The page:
As the unmistakable sound of pan continues to spread across the farthest reaches of the globe, it is perhaps worth pausing to take stock of these early pan pioneers.Beyond the members of Taspo and the various national steelbands, the stories of many early pan pioneers have not been told. Ironically, these lesser-known pan pioneers are responsible for taking pan worldwide.
Every year at Notting Hill Carnival, you'll see one such early pan pioneer. A small man with a big smile, a panman, the scratcherman for Nostalgia, that's Cyril Khamai, a quiet man with a gentle presence.Pan has played an integral part of Khamai's life since he was a child in Trinidad. Chasing a dream, Khamai went to the UK in 1957 and has been playing, building, tuning, and teaching pan in his new home ever since. Beyond the UK, he has travelled the globe from Russia to Hong Kong and all over Europe, playing pan with a number of different bands.
Khamai started playing pan with the Free French Steelband in San Fernando, whose leader at the time was Theo Stephens, who had been a member of Taspo. From the Free French Steelband, Khamai moved on to another San Fernando steelband called Melody Makers. Here, in addition to honing his playing skills, he became a self-taught builder/ tuner of pan. He also played with other south bands the likes of Rogues in the Irving Park neighbourhood and the Rhythm Stars with Nearlin Taitt; however, he was a young man eager for adventure and set off for the UK.
In Cardiff, Wales in 1957, a homesick batch of Trinidadian boxers wanted to have a steelband and Khamai was just the man for the job. He built the instruments and played with the band, staying about nine months, then decided to move to London, where he became part of one of the earliest steelbands there. In 1959, he joined a band known at the time as the Tropicana Steelband, which sported a membership consisting of several Trinidadian expatriates who had previously been part of the Rogues band in San Fernando. The Tropicana Steelband featured brothers Carl and Winston Jones, Tony Charles, Karl Boyd, Kay Sammie, Sonny Hart, and Lynn Kenkaran.
The group rehearsed in a basement near the Chelsea Art School and students from the school often invited the Tropicana Steelband to play for parties and events. Building on this early success, the band moved on to various extended night club residencies in London, and was popular at the Latin Quarter as well as university and hospital events and society balls all over the country. The band also held popular shows at the Royal Festival Hall in 1960 and Royal Albert Hall in 1961.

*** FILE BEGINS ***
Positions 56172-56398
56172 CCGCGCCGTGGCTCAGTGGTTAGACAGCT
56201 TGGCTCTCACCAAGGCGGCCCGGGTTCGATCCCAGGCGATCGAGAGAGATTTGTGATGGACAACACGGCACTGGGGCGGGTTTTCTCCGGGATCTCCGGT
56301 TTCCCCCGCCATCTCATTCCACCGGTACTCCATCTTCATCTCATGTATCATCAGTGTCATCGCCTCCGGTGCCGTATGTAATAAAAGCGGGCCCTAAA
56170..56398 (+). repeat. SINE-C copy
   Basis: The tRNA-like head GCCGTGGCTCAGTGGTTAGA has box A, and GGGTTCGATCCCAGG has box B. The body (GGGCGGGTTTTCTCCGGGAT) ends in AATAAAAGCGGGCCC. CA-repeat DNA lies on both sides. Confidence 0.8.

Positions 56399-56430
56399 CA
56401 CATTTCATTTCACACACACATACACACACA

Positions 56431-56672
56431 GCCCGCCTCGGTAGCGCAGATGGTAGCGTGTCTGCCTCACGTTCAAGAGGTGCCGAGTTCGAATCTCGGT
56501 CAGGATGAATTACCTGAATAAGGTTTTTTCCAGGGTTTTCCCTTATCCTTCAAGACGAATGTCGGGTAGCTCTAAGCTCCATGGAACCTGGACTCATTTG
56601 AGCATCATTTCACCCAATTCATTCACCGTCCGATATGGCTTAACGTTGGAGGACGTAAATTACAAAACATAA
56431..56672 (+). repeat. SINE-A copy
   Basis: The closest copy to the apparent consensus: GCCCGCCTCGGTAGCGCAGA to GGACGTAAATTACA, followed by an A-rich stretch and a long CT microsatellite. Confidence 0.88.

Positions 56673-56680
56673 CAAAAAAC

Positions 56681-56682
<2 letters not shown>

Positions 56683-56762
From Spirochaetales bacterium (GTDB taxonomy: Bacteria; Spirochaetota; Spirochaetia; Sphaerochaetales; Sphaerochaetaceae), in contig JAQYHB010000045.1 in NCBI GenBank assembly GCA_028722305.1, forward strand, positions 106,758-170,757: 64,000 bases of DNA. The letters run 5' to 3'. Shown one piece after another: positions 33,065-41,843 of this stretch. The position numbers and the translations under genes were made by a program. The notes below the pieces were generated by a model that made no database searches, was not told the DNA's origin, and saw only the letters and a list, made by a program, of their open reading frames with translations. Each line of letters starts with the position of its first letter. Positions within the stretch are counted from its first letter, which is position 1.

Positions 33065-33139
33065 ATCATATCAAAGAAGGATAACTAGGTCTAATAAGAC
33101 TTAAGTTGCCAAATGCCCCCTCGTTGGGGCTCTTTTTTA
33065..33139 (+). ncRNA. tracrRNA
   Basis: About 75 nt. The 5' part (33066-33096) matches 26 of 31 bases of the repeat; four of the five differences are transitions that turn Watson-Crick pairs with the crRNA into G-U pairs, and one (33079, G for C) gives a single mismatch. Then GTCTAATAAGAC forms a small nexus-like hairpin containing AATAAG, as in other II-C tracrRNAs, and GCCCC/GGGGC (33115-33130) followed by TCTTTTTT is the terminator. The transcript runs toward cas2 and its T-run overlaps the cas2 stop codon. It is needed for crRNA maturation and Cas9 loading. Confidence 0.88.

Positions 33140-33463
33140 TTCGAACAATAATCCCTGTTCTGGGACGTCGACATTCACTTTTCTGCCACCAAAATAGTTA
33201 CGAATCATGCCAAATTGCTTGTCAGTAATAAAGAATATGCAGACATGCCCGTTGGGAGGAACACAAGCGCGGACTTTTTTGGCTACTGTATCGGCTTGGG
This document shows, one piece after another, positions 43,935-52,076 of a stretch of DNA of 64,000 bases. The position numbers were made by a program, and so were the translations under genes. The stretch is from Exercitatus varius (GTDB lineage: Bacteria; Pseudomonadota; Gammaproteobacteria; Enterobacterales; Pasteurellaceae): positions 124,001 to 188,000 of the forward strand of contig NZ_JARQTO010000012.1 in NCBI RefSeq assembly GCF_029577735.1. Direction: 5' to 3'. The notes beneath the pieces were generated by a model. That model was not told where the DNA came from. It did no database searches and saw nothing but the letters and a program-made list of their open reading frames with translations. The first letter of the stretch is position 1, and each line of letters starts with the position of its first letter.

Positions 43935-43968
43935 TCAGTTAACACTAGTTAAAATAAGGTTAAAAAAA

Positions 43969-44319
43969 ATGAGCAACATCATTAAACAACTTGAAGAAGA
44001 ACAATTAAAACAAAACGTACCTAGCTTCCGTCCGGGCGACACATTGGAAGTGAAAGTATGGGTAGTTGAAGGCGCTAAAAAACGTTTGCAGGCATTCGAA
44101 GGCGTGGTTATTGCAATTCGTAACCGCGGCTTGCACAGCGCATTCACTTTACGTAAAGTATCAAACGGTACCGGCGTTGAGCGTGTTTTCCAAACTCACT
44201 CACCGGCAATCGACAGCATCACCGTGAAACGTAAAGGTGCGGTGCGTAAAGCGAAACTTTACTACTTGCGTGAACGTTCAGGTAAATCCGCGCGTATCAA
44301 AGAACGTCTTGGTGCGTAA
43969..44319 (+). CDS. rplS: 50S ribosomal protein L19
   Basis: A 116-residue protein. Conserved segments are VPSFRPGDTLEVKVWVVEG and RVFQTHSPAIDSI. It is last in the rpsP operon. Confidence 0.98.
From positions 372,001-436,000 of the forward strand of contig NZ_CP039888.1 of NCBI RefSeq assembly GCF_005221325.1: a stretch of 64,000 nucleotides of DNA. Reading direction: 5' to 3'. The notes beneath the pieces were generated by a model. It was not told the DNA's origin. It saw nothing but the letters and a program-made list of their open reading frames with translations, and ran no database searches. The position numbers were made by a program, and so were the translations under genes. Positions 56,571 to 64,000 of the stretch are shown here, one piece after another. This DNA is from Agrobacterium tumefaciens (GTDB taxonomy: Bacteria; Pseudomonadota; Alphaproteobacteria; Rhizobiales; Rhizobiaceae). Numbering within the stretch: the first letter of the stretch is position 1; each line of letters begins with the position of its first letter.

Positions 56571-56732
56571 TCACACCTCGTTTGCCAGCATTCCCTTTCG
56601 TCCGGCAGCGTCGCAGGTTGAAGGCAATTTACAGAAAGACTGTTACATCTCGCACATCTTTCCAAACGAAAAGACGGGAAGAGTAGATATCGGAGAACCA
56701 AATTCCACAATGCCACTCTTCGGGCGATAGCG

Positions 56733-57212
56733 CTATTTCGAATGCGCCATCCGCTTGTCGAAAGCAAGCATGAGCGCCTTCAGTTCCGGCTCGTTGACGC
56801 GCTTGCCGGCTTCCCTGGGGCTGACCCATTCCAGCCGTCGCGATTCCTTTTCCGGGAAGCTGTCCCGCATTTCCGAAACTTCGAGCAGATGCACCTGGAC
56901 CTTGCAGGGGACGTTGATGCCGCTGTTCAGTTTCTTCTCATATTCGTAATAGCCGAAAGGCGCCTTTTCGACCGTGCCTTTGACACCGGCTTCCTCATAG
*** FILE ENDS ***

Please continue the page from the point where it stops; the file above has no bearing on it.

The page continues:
In 1961, the band trimmed down to five members and embarked on an important month-long booking in Spain, where it played at clubs and restaurants all over the country. The Tropicana Steelband thrived on the road and from Spain the band continued to travel and perform throughout Europe. One of the most exciting tours of this early period came in 1968 when the band went to Germany. In West Berlin, the band recorded an album under the name The Original Trinidad Steel Band before crossing the wall and playing nightclubs and doing a film in East Berlin.
From Germany, Khamai and the band launched a tour of Russia. Groundbreaking on many levels, Khamai and the Tropicana Steelband have the distinction of being the first steelband to tour the Soviet Union. The tour was part of a variety package of Latin American performing groups led by the Paraguayan band Los Paraguayos. The tour was based in Moscow and over the course of ten weeks the band performed all over Russia and the Eastern Bloc countries of Georgia, Ukraine, and Estonia.
Khamai has fond memories of this tour, especially the five pan players and two limbo dancers who comprised his portion of the show. Upon returning from the Russian tour, a four-person version of Tropicana Steelband went on a nine-month non-stop tour of England, Scotland and Wales.Throughout the early to mid-1970s, Khamai performed in several steelbands all over England and Europe. Notable among these steelbands are the Caribbean Trio, with the late legendary panman Selwyn Baptiste, as well as continued work with the larger Tropicana Steelband. The Caribbean Trio went to Switzerland in 1964 playing mountain ski resorts, US bases in Germany, and Nato bases in France and Holland.
In 1975, Khamai spent the summer performing with a steelband in St Tropez, France and in 1979, he was booked as a single pan player to accompany the German-based Trinidad-born calypsonian Lord Ambassador for a three-month tour of Hong Kong.As the years went by, Khamai continued to play pan with countless steelbands. In addition to fronting his own bands, he was a regular with bands led by Russell Henderson and Tony Charles. Every summer, he and Russ Henderson had a regular gig entertaining audiences at the Goodwood horse racing track in Surrey. With Tony Charles, he played the opening of the Dubai International Hotel and for a couple years in the late 70s he led a steelband for the Buddhist Association of England.
Recognition has finally caught up with this pan pioneer in recent years. In 2006, he won the UK Black History Month award. In 2011, he was one of the pan legends honoured by the Commonwealth Arts and Cultural Foundation. These days, Khamai still plays pan on occasion, but he tends to favour playing various percussion instruments, mostly scratcher. For London Panorama, he has appeared with Ebony, London All Stars and Metro on scratcher and on the road at times with Nostalgia and Pan Nectar.But once a panman, always a panman, as Khamai has been known to jump up and play with almost any pan side when the spirit takes him! Yet, most do not realise that this gentle man with the big smile is an understated pioneer of pan and that for the past half-century he has taken the instrument all over the world.